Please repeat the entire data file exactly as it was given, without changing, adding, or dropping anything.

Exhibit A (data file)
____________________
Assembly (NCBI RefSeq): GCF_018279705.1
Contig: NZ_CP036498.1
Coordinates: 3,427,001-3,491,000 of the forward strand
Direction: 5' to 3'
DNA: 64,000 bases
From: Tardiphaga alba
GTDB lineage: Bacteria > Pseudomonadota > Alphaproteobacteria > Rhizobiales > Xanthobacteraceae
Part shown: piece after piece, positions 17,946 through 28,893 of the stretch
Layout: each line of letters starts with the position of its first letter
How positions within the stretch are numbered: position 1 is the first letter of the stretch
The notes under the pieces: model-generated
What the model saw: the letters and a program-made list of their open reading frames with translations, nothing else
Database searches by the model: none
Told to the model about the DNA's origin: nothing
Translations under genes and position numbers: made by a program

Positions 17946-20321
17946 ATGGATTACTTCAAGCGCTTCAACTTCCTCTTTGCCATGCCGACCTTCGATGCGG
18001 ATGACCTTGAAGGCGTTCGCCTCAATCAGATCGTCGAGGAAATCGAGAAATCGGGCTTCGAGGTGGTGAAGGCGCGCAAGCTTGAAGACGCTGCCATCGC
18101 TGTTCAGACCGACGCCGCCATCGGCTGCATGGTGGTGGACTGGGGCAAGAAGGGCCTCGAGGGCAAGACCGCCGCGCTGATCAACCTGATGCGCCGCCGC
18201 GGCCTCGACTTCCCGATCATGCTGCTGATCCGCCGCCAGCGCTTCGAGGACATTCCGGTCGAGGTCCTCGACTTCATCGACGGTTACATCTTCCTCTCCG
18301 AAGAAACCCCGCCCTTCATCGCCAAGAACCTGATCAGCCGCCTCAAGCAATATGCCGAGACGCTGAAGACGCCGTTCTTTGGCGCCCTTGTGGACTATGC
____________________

Assembly (NCBI RefSeq): GCF_018279705.1
Contig: NZ_CP036498.1
Coordinates: 3,427,001-3,491,000 of the forward strand
Direction: 5' to 3'
DNA: 64,000 bases
From: Tardiphaga alba
GTDB lineage: Bacteria > Pseudomonadota > Alphaproteobacteria > Rhizobiales > Xanthobacteraceae
Part shown: piece after piece, positions 17,946 through 28,893 of the stretch
Layout: each line of letters starts with the position of its first letter
How positions within the stretch are numbered: position 1 is the first letter of the stretch
The notes under the pieces: model-generated
What the model saw: the letters and a program-made list of their open reading frames with translations, nothing else
Database searches by the model: none
Told to the model about the DNA's origin: nothing
Translations under genes and position numbers: made by a program

Positions 17946-20321
17946 ATGGATTACTTCAAGCGCTTCAACTTCCTCTTTGCCATGCCGACCTTCGATGCGG
18001 ATGACCTTGAAGGCGTTCGCCTCAATCAGATCGTCGAGGAAATCGAGAAATCGGGCTTCGAGGTGGTGAAGGCGCGCAAGCTTGAAGACGCTGCCATCGC
18101 TGTTCAGACCGACGCCGCCATCGGCTGCATGGTGGTGGACTGGGGCAAGAAGGGCCTCGAGGGCAAGACCGCCGCGCTGATCAACCTGATGCGCCGCCGC
18201 GGCCTCGACTTCCCGATCATGCTGCTGATCCGCCGCCAGCGCTTCGAGGACATTCCGGTCGAGGTCCTCGACTTCATCGACGGTTACATCTTCCTCTCCG
18301 AAGAAACCCCGCCCTTCATCGCCAAGAACCTGATCAGCCGCCTCAAGCAATATGCCGAGACGCTGAAGACGCCGTTCTTTGGCGCCCTTGTGGACTATGC